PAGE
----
What is acupuncture?
Acupuncture is the insertion of needles into specific points in the body for therapeutic effect. It is increasingly recognized as a safe and effective therapy for a variety of health concerns.
How does it feel?
Acupuncture is oddly relaxing. Some people report feeling sensations of tingling, distention, or a dull ache with the needles. The needles are hair thin, much smaller than hollow needles used to give shots. You may feel a small prick with the needle insertion, but it shouldn’t remain sharp or painful.
How does it work?
From a Chinese medical point of view, your body includes a network of channels that contain the flow of Qi, somewhat like a watershed holds the flow of water. When these channels become stuck or weak, pain and sickness may occur. Acupuncture affects the flow through these channels to bring your body back into balance.
From a biomedical point of view, acupuncture creates a complex reaction in the body through multiple mechanisms. The needles create tiny injuries to which the body responds by sending increased blood flow. The needles also tug on connective tissue, which then stimulates nerves to send signals back to the central nervous system. This results in the release of naturally-occurring pain relievers in the body, like endorphins.
Is acupuncture the same as Chinese medicine?
Acupuncture is just one piece of Chinese medicine, which also includes Chinese herbs, massage, exercise, and dietary recommendations. And these are just the treatment modalities - Chinese medicine also includes traditional medical theory and traditional diagnostic methods, including tongue and pulse diagnosis.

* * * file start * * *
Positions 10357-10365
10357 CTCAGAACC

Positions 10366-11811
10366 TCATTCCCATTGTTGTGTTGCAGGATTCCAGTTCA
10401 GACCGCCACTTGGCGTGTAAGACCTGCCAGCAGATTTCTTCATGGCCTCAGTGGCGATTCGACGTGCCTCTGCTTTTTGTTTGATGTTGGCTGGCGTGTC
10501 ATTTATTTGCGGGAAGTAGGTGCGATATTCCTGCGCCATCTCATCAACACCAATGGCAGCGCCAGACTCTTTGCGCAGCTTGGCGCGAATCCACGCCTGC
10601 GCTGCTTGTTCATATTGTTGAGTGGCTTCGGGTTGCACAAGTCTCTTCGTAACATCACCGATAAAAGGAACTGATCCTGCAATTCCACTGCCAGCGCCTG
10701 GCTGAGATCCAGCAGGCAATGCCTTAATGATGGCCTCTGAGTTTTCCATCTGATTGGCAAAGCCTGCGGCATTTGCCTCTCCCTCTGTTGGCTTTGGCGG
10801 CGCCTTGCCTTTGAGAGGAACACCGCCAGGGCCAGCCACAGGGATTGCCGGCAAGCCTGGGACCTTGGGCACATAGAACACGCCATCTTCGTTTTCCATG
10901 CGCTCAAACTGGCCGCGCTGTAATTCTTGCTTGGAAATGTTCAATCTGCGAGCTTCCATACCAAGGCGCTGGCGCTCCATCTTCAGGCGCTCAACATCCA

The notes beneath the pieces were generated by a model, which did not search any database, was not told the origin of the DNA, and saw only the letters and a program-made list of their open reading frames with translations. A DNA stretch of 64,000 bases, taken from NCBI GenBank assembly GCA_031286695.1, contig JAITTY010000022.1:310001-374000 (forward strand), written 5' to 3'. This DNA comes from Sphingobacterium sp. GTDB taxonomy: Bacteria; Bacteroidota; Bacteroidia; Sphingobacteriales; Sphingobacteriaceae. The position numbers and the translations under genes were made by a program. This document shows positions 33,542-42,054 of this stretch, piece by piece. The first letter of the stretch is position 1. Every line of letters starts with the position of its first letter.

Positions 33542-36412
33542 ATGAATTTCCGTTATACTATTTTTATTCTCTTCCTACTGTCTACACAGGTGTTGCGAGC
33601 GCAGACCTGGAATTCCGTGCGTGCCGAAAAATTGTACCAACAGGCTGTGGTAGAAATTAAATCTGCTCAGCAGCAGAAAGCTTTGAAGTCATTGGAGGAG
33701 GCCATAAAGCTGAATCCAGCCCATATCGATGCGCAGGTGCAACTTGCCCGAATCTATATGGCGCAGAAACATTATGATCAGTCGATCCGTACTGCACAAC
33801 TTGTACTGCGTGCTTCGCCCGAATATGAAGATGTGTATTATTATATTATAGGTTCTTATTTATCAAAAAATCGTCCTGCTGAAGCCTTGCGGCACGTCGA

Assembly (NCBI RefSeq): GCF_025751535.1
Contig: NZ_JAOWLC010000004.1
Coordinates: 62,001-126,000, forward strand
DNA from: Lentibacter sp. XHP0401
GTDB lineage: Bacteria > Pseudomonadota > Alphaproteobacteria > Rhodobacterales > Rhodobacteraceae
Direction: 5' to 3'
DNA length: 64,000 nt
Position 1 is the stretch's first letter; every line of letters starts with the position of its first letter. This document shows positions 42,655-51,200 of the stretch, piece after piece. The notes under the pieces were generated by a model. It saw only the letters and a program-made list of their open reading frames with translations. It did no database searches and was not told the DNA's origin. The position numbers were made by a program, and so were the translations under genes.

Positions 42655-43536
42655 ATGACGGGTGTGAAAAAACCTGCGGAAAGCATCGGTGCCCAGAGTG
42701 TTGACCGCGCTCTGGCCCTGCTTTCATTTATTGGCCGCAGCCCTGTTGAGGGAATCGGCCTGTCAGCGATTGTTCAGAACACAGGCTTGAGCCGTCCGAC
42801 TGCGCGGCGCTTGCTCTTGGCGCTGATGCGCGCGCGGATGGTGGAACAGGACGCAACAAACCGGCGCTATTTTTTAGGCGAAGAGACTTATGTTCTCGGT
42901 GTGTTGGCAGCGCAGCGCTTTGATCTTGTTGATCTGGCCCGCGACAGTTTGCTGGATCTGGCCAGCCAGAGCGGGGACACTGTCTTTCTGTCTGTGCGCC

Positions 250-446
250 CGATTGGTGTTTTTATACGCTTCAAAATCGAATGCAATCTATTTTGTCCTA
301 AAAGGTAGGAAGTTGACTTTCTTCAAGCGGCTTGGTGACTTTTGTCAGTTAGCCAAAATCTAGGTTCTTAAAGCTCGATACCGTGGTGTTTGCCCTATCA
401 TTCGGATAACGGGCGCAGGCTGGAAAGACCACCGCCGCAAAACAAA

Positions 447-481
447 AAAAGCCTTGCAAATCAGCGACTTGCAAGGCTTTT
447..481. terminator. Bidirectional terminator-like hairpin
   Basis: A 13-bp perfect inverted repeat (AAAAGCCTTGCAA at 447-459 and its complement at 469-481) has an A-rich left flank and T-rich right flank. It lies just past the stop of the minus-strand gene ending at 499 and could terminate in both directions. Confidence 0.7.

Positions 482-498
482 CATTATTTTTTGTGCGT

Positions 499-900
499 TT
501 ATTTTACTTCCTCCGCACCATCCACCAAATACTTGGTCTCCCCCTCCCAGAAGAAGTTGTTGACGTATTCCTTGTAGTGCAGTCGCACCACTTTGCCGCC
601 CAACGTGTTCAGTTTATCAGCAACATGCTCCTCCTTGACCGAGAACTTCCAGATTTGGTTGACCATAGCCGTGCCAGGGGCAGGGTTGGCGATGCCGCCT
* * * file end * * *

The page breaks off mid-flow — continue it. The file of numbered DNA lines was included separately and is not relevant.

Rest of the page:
Traditional Chinese Medicine boasts the most sophisticated system of herbal medicine in the world, with a long history of scholarly commentary and clinical innovation.
The thousands of substances within the Chinese Materia Medica are organized in various categories according to their main functions. These herbs are the building blocks of a huge number of carefully composed traditional formulas, which can be modified to better fit individual patients and presentations.
This attention to synergy and customization are the unique strengths of Chinese herbal medicine.
While herbs are generally less harsh and more "natural" than pharmaceutical drugs, herbs are powerful substances that can have side effects. Patients wanting herbs should also bring an accurate list of current medications.
Tuina (Chinese Massage)
Tuina (pronounced "twee-na") is more than just a particular style of massage or collection of massage techniques. It represents the orthopedic side of Chinese medicine, requiring an understanding of the muscular, nervous, and skeletal anatomy in addition to an understanding of channel theory.
Treatments include massage techniques to stimulate the flow of Qi through the channels as well as orthopedic testing and therapeutic passive stretching techniques.
For pain conditions stemming from structural problems, the combination of acupuncture and Tuina is often more effective than acupuncture alone.
My focus in Tuina is on musculoskeletal problems such as neck and shoulder pain, rotator cuff injury, sciatica, and back pain. I offer Tuina massage in combination with acupuncture or as a stand-alone treatment. I also offer Tuina massage for general relaxation.